partnership with senate majority leader rodney tom and minority leader ed murray, and with house speaker frank chopp and minority leader richard debolt. i want us to collaborate early legislature already to begin need to talk to you about the future of our state. when the people of yakima senti sat and listened as former washington's second century. he said "either we respond to international competition, or we doom ourselves and our children to a dramatic slide to second-rate status in the world." we chose to answer this challenge, with a unique formula for international success that has made us who we are today, with businesses, entrepreneurs, state government, all working economy was brought low by the gross irresponsibility by those on wall street. as a result we have suffered 4 years of recession, with almost 300,000 people in washington looking for work. too many of our families are on the brink of losing their home. parents lie awake at night wondering how they can provide for their children's future. but we remain an optimistic state, a visionary state and an innovative state. time has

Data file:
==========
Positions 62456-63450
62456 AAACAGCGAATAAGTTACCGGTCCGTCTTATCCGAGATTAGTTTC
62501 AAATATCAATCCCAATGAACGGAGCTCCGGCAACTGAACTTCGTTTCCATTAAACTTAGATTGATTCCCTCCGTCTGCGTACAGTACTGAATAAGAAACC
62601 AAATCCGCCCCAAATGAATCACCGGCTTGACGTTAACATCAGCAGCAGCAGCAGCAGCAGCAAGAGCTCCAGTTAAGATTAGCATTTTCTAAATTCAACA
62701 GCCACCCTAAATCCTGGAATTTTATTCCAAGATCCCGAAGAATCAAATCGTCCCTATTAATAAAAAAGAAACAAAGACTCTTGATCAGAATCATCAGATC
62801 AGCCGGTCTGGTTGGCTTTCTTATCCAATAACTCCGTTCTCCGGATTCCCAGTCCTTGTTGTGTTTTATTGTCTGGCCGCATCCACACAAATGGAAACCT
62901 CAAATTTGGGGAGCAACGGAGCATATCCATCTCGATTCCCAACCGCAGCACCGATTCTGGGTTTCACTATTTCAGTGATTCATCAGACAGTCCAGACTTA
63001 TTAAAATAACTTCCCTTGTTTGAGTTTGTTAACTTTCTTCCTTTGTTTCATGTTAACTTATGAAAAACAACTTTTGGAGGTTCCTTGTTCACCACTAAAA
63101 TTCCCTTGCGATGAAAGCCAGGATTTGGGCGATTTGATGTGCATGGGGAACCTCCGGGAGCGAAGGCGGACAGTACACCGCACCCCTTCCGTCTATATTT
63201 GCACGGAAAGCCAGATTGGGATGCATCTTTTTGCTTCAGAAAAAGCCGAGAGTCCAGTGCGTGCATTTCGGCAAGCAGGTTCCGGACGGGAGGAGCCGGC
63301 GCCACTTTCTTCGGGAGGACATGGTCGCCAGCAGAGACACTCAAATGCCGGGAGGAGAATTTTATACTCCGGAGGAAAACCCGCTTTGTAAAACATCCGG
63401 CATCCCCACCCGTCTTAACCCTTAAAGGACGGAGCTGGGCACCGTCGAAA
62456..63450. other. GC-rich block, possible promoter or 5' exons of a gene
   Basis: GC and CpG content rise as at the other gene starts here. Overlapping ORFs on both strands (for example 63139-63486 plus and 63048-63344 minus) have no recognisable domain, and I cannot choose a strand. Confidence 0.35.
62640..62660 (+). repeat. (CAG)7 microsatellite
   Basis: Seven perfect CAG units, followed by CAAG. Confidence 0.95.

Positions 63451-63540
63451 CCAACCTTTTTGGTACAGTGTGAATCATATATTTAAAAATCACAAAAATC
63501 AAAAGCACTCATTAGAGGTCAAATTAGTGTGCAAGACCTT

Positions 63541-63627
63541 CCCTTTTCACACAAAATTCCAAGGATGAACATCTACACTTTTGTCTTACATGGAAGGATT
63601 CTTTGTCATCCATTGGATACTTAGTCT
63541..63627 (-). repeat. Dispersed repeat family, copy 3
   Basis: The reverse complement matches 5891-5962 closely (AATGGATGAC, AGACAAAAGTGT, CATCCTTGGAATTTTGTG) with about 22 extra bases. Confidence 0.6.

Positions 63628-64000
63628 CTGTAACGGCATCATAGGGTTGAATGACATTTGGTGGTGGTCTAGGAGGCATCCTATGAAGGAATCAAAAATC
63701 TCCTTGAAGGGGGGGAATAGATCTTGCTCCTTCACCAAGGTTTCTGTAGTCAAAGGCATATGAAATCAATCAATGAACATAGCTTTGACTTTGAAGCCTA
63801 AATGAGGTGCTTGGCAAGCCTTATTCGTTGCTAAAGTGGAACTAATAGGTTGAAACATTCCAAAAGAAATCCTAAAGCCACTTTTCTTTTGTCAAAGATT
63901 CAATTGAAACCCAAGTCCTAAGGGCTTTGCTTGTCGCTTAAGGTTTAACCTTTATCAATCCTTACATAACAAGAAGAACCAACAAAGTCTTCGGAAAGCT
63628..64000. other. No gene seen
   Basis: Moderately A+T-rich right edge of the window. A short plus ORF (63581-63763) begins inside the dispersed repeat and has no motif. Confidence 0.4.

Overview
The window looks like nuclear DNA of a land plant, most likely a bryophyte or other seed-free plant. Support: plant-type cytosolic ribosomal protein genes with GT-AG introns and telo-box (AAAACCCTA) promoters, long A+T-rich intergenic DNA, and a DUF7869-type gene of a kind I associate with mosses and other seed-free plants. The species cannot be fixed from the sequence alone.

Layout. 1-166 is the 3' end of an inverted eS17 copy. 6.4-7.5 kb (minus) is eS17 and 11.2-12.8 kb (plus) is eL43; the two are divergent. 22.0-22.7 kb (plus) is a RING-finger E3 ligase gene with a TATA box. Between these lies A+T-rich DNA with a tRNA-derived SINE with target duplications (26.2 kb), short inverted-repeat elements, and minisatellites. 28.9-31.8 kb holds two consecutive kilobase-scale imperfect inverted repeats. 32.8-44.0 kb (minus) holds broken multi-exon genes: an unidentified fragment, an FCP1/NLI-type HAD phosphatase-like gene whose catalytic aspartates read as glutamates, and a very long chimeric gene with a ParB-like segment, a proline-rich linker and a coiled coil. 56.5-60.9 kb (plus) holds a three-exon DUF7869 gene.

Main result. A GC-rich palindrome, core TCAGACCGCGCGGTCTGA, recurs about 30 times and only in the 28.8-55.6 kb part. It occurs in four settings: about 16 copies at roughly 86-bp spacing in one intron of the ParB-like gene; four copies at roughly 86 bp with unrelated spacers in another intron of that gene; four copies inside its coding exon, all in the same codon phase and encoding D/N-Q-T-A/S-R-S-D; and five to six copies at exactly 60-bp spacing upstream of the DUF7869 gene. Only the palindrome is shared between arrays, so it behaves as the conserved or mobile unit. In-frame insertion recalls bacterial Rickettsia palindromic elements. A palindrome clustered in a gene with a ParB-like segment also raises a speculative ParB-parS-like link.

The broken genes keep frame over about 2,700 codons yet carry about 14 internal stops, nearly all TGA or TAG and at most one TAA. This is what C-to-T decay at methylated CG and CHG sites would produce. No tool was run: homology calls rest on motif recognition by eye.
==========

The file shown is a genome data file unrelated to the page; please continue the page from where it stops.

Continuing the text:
, george, and mr. murray. >> our next panel, i will first introduced dr. michael hogan. the former commissioner of the new york state office of mental health and the new freedom commission on mental health. his capacity of overseeing the public mental-health system. he previously served as the ohio director of public health and the commissioner of the connecticut department of mental health. for purposes of introduction, i turn to senator alexander. >> i am delighted to welcome robert viro of tennessee. he has done work at the behavioral health care field for a long time, 40 years. he is chief executive of the company, and non-profit organization. they have more than 50 facilities, 160 partnership locations serving 50,000 people of all ages each year. his distinguished background includes work at vanderbilt, he is a clinician and he has been consulted by many for his expertise in his field and i look forward to his insights about the need to tell and how we can do a better job of making sure that they have helped. >> thank you, center alexander. >> it is a great privilege to introd